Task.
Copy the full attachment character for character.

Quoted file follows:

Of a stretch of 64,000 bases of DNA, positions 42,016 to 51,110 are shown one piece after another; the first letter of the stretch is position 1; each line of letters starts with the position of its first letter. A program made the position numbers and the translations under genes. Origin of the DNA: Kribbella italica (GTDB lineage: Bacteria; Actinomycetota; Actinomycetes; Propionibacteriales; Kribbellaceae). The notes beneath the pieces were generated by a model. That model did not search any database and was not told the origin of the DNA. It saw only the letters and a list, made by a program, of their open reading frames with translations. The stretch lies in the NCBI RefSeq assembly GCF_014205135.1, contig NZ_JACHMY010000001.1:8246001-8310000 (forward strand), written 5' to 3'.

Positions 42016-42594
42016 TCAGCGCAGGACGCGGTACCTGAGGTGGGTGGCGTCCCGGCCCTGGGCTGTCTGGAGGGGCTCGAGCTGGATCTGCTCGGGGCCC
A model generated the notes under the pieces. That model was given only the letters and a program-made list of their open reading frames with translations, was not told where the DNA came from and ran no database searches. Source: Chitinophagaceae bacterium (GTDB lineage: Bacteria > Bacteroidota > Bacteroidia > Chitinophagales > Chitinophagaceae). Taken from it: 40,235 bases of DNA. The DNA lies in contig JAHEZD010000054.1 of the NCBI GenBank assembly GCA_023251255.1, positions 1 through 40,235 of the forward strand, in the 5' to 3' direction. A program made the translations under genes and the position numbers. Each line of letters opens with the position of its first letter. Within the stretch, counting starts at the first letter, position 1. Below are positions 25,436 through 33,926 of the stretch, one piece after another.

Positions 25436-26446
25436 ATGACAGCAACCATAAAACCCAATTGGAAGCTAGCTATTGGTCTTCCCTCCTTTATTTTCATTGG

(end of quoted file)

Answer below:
Of a stretch of 64,000 bases of DNA, positions 42,016 to 51,110 are shown one piece after another; the first letter of the stretch is position 1; each line of letters starts with the position of its first letter. A program made the position numbers and the translations under genes. Origin of the DNA: Kribbella italica (GTDB lineage: Bacteria; Actinomycetota; Actinomycetes; Propionibacteriales; Kribbellaceae). The notes beneath the pieces were generated by a model. That model did not search any database and was not told the origin of the DNA. It saw only the letters and a list, made by a program, of their open reading frames with translations. The stretch lies in the NCBI RefSeq assembly GCF_014205135.1, contig NZ_JACHMY010000001.1:8246001-8310000 (forward strand), written 5' to 3'.

Positions 42016-42594
42016 TCAGCGCAGGACGCGGTACCTGAGGTGGGTGGCGTCCCGGCCCTGGGCTGTCTGGAGGGGCTCGAGCTGGATCTGCTCGGGGCCC
A model generated the notes under the pieces. That model was given only the letters and a program-made list of their open reading frames with translations, was not told where the DNA came from and ran no database searches. Source: Chitinophagaceae bacterium (GTDB lineage: Bacteria > Bacteroidota > Bacteroidia > Chitinophagales > Chitinophagaceae). Taken from it: 40,235 bases of DNA. The DNA lies in contig JAHEZD010000054.1 of the NCBI GenBank assembly GCA_023251255.1, positions 1 through 40,235 of the forward strand, in the 5' to 3' direction. A program made the translations under genes and the position numbers. Each line of letters opens with the position of its first letter. Within the stretch, counting starts at the first letter, position 1. Below are positions 25,436 through 33,926 of the stretch, one piece after another.

Positions 25436-26446
25436 ATGACAGCAACCATAAAACCCAATTGGAAGCTAGCTATTGGTCTTCCCTCCTTTATTTTCATTGG